Sunday, June 21, 2015

The Importance of Recording Memories, Life -by Jane Thompson

Last year, when I turned 80, I finished a 128-page memoir. I added pictures, had it printed and gave copies to all our seven children, some nieces and nephews and friends. It was exciting, and amazing, to me that I had actually done it. I had started writing in 2008 when I wrote two pages.

I had been motivated then, but I thought I had plenty of time, no hurry. So it was on the back burner —simmering. Then my sister died. I realized I was the oldest living person in the family, and no one else remembered my grandparents. I had to get busy.

I decided to focus on just what I remembered. But there were big holes in my knowledge. My father died when I was six and I knew almost nothing about him. That is where came to the rescue. Since I had not known my father at all, the headline from the San Francisco Chronicle, telling how he had been shot at the Fairmont Hotel in 1918 by a wife who preceded my mother, was shocking. Wow! That would grab the attention of those grandchildren and was a good way to begin my story.

I had fun writing about my elementary school days, when my sister and I roamed all over our town, Venice, California, or took the bus to Santa Monica to shop for Christmas gifts, to go to the movies or to find churches to visit. I wanted to share what we did for fun as kids seventy-or-so years ago.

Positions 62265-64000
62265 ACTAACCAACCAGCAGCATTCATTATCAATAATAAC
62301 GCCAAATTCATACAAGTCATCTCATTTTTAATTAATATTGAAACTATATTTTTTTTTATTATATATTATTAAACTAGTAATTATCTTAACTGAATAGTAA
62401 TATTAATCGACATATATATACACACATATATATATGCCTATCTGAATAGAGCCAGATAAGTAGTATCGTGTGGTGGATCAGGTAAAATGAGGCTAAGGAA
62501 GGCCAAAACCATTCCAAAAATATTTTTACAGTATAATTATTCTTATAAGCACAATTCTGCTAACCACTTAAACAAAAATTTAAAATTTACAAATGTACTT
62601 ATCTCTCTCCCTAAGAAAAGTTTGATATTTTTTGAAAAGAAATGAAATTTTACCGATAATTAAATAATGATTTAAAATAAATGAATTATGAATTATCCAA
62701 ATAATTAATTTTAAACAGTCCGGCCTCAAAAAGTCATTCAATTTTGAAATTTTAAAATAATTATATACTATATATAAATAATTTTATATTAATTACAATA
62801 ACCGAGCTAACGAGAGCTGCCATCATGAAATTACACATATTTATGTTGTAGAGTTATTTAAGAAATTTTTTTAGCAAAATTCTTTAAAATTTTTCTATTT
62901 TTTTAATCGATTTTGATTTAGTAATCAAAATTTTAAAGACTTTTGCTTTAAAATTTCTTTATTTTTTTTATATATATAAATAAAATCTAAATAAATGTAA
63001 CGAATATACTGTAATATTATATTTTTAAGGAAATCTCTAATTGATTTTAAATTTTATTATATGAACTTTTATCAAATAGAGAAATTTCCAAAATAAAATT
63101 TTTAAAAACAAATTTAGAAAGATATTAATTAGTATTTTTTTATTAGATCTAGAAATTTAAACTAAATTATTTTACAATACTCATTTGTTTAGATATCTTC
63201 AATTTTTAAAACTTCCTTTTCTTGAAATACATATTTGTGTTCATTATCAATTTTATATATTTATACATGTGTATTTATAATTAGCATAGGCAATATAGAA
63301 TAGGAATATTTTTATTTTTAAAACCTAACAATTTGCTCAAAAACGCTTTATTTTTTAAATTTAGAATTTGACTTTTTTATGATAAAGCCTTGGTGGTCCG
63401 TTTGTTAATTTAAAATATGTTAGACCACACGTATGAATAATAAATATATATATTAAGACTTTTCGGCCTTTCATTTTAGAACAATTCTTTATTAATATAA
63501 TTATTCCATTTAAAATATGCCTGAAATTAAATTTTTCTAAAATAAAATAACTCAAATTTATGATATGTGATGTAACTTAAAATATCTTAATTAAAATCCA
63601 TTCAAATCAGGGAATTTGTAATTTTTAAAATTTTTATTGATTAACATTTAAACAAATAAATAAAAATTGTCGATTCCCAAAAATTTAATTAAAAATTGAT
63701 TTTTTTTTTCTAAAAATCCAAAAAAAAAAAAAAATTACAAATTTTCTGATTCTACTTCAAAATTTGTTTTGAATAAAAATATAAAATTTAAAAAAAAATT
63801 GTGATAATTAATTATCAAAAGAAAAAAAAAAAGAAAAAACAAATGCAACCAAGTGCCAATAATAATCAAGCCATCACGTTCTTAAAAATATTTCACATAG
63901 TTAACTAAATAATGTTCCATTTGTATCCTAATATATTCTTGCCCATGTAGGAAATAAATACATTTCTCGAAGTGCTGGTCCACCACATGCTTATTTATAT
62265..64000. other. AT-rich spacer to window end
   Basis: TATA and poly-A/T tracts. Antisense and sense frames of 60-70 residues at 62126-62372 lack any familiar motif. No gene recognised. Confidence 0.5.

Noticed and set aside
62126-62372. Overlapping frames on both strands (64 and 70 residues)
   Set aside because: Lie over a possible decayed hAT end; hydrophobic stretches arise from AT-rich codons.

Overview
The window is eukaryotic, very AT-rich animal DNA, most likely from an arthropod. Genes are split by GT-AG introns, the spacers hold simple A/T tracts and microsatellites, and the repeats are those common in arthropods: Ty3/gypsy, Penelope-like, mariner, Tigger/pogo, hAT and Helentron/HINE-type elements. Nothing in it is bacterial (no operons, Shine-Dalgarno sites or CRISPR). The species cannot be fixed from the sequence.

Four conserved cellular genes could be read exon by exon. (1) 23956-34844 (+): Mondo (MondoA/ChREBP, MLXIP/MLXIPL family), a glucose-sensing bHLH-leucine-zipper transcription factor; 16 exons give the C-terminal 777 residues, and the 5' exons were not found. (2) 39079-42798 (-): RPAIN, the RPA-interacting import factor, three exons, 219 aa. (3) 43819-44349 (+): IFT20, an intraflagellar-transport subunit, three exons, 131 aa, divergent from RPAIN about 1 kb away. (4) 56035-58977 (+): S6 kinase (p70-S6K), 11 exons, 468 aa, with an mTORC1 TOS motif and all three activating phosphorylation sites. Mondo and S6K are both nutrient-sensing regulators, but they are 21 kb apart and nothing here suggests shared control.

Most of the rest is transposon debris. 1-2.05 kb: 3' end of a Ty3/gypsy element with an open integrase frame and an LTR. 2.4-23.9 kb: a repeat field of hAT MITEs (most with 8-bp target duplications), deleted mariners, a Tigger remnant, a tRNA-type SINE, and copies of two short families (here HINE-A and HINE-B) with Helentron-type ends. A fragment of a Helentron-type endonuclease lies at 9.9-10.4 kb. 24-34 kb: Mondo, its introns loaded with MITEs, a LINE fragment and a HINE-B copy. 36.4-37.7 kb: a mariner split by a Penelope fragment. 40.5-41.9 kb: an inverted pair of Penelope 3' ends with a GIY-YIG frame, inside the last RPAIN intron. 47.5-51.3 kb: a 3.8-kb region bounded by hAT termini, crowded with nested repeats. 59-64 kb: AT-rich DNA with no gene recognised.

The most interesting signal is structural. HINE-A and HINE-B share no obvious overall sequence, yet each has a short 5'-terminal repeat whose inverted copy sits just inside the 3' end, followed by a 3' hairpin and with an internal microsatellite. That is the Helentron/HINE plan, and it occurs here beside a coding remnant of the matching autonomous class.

I also needed to write about growing up with an alcoholic mother who came to our school falling down drunk more than once but was hospitalized for several years when I was in sixth grade.

Soon I realized I needed a writing buddy to review what I had written, offer suggestions and “crack the whip” when I let too much time elapse between inspirations. My husband did that for me.

Recently I asked book club friends if they had considered writing a memoir; only three told me they had. One friend wrote a family history but only at the last minute included a few pages about herself. Some of the others had considered doing it but felt they lacked the time. One had taken a class at the Senior Center where each member wrote about eight life events. One of my other friends said she had nothing to tell--she had lived an ordinary life. We all knew otherwise.

Neither the other memoirists nor I have lived celebrity lives, nor have we done heroic or amazing things, but we do have stories about people in different times or places that the next generation could enjoy or learn from, or ignore. Still, they will have the stories. I recommend writing your life.